Steve was also kind enough to send me a copy of Cyril Adams & Robert Braden's Lock, Stock, and Barrel (Safari Press, 1996) which contains the following immortal quote: "The preferred double has external hammers, double triggers, and no ejectors. After all, it is reliably reputed that God shoots a Grant sidelever hammer gun with 30" Damascus barrels made around 1890." (p. 177) Sadly, once you've gone sidelever, I have a feeling you never go back.

9 comments:

Mike Spies said...

Andrew, the Grant sidelever gun is one of (if not THE) finest arms ever made. They embody elegance like no other gun. Congratulations!

Can't imagine what possessed Steve...

Luisa said...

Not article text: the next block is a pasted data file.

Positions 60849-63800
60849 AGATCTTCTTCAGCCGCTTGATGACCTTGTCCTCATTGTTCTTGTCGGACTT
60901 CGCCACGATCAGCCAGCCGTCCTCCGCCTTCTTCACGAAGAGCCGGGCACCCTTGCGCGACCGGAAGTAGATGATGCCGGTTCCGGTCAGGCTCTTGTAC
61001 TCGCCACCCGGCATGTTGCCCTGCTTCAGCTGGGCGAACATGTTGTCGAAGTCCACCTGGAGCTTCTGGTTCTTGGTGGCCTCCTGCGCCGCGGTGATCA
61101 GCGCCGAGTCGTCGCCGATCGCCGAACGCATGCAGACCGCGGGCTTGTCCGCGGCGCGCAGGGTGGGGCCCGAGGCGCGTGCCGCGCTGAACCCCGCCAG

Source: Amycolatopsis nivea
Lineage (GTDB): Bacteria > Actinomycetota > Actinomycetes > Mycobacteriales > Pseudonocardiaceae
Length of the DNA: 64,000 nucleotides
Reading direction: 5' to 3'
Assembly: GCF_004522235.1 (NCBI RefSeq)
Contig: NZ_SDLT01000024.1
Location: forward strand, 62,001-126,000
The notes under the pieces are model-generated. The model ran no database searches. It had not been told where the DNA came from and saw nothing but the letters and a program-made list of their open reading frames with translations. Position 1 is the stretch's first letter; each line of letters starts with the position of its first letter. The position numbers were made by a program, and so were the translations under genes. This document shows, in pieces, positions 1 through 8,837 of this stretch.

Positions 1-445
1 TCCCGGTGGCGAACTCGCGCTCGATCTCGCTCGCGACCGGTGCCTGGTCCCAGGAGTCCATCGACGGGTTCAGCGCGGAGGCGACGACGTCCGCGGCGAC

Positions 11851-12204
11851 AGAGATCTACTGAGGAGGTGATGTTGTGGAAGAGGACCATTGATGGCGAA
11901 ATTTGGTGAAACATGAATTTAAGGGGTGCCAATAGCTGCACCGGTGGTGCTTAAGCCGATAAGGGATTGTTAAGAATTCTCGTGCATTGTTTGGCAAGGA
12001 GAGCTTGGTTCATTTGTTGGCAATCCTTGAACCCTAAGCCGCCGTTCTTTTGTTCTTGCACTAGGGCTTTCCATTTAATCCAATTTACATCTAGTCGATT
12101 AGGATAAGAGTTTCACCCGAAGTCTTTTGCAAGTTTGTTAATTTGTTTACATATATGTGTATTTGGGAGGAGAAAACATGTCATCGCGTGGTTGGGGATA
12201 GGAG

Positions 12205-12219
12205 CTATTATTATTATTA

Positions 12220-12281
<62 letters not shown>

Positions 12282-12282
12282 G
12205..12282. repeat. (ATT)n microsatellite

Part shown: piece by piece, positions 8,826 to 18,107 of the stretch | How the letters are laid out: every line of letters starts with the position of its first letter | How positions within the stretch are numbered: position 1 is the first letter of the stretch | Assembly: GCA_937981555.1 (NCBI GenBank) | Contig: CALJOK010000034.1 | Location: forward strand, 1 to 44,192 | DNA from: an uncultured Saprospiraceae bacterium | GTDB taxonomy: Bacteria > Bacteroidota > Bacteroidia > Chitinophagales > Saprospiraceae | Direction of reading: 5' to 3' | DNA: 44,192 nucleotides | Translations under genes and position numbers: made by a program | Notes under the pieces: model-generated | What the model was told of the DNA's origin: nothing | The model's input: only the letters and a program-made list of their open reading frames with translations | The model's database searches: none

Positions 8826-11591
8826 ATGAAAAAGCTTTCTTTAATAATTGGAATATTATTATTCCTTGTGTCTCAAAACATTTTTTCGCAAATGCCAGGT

Wonderful post, and my nominee for best time-sink of Thanksgiving weekend 2010... link led to link and I wound up fantasizing about a hunt in Spain [with side visits to some of the Spanish mastiffs Cat has written about over at Steve's]. Grant sidelever dreams on a Marlin .22 budget ;~)

Steve Bodio said...

Mike-- my rationale here. I cannot afford to hang a gun on the wall, and Parkinson's however "at bay" demands something I can carry. I already knew Andrew's gun fit my specs, and that he would appreciate the Grant more than a collector would have.

Or as I wrote to Tom McGuane, who has had London guns MADE (probably for more than my house cost), "it is pleasant to be old enough to trust your own judgment".

Luisa: the budget is entirely Marlin .22-- I have just been wheeling and dealing for enough years that I have two shotguns and one rifle a bit above my "natural" level!

Mike Spies said...

Steve -- I understand the rationale for owning a lightweight sub-gauge gun - I shoot a pair of 16 gauge graded Fox guns (5/12 and 5/15) NS Lindner Daly 20 that is 5-1/2 lbs.